The undercover agent actually had to assist them in trying to help them to show them how to make these things. All their information and their planning basically came from the Internet. And they put it all on the Internet.
So, it was all there for anyone who wanted to take a look to see.
COOPER: Because it does seem like -- and a lot of times, there are these stories, they make a lot of headlines. You know, they certainly cause a lot of attention. And then, as it -- as the details emerge, it seems like there's an undercover person in there. And, as you say, oftentimes, we have seen that undercover officer has had to kind of help them along in their plans to get them to a place where they may be operational.
I mean, I'm not -- I don't know if that's the case in this one. Other than, you know, voices on a tape and what sound like sort of half-baked plans, is the feeling that prosecutors have enough to convict these people?
GRIFFIN: It sounded to me like there was a lot of hateful and dangerous talk: killing a police officer, burning down a police officer's house and then shooting the police officer and his family when they came out the door, right?
But there was no specific plot, no specific police officer they were going after. It sounded just like a bunch of crazy talk. After the court hearing, I asked the prosecutor when he came out the door, "Look, the attorneys say this is nothing but just a bunch of bad talk."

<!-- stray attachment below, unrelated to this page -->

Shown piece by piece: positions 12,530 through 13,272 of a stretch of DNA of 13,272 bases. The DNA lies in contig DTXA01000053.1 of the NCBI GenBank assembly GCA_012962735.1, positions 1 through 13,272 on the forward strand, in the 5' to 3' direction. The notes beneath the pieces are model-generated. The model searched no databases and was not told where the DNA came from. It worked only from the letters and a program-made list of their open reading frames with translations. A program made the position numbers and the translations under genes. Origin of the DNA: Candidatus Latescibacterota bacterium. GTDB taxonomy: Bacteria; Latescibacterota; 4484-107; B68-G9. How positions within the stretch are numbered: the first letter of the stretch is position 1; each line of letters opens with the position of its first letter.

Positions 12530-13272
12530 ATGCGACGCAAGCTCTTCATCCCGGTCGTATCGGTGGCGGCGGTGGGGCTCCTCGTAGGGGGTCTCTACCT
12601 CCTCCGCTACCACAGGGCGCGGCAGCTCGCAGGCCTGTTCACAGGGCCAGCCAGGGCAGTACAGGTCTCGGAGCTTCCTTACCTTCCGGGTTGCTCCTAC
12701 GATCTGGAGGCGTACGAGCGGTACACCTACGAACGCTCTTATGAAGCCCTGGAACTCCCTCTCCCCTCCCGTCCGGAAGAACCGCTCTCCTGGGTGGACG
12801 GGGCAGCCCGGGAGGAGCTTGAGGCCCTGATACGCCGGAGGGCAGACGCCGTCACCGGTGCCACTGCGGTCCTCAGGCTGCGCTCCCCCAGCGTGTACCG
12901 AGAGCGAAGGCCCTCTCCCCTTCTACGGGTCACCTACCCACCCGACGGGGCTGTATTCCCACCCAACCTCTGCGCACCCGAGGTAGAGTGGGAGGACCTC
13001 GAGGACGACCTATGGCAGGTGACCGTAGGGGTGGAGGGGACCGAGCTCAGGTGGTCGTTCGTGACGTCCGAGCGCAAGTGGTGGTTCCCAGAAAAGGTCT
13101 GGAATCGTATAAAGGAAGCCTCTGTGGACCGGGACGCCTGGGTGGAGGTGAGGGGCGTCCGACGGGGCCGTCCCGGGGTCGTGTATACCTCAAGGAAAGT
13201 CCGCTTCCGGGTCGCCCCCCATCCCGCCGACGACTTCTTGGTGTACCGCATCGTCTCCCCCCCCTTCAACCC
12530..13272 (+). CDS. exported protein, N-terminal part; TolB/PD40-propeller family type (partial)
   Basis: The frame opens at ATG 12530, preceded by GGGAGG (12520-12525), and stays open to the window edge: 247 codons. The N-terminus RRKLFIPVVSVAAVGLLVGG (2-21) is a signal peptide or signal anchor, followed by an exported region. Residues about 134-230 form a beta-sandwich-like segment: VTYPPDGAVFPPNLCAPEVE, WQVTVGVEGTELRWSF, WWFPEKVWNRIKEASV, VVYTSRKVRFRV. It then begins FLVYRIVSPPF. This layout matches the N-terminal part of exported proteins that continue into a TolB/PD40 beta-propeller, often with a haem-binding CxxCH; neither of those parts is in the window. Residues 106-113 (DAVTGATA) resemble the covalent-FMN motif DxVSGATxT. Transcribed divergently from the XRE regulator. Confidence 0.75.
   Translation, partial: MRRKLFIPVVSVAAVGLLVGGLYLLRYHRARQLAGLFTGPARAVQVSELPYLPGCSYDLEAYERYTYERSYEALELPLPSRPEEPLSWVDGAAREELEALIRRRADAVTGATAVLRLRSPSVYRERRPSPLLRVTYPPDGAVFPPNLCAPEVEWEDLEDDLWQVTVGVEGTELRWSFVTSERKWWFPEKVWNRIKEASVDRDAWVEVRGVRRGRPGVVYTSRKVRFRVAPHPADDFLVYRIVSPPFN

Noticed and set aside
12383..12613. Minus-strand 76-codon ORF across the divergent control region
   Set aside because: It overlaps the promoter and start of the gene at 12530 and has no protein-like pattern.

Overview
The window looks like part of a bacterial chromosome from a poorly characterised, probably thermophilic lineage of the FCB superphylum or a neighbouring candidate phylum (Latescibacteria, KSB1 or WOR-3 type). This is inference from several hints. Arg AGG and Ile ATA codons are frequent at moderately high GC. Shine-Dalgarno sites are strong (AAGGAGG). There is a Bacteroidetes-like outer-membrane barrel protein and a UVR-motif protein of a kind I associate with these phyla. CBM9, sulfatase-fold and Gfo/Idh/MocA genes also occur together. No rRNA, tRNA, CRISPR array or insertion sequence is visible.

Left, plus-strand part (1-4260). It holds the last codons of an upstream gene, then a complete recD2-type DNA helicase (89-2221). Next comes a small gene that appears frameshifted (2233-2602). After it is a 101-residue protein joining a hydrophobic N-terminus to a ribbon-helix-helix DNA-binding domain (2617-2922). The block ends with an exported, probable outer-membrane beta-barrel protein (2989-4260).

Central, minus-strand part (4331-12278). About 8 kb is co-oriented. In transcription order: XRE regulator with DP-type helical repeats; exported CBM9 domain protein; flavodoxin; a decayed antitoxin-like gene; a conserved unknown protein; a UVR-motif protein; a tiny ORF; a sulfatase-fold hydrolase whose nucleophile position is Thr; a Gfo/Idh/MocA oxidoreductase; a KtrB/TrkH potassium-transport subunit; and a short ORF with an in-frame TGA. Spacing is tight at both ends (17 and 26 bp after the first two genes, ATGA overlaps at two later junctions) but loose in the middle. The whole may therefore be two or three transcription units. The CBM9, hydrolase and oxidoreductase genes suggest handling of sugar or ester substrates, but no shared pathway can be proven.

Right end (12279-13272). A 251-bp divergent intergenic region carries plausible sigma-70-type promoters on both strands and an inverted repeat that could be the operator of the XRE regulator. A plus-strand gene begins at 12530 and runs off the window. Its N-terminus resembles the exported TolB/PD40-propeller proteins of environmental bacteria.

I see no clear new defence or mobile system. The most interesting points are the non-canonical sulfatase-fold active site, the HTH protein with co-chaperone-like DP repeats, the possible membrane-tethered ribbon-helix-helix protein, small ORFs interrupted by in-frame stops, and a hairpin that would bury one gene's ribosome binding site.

Here's -- here's what he had to say.
(BEGIN VIDEO CLIP)
GRIFFIN (on camera): I mean, the attorneys are arguing you really don't have anything other than people expressing their free speech.
RONALD WATERSTREET, ASSISTANT U.S. ATTORNEY: Well, we have a public information officer who would be probably the best person to discuss the matter.
GRIFFIN: Can I ask you just one factual matter? The 37 guns confiscated, were any of them illegally obtained or illegal?
WATERSTREET: As I said, I don't want to try the case out here on the courtyard -- I mean the courthouse steps. The best place is in the courtroom.
So, I don't want to go into any facts that haven't been presented. And the best way, if you need information, is to go see our public information officer.
GRIFFIN: Is this going to be a --
(END VIDEO CLIP)
GRIFFIN: Well, the facts are, Anderson, that they did confiscate 37 guns, but they aren't charged with having any illegal possession of guns. They did confiscate some bomb-making materials, or material that could be used to make bombs. But again, there are no bomb charges here.
It's a conspiracy case. But the attorneys, the court-appointed attorneys, all say, look, this is a free speech case, and that's what it's going to come down to when this gets into the courtroom -- Anderson.
COOPER: Well, we'll continue to follow it. Drew Griffin, I appreciate it. Drew, thanks a lot.
Coming up: a former insider speaks out about the Church of Scientology; he says he was attacked. The church says he was the attacker. Tonight, we'll hear what the church says about the charges and why the police were never called, as our investigation into Scientology continues.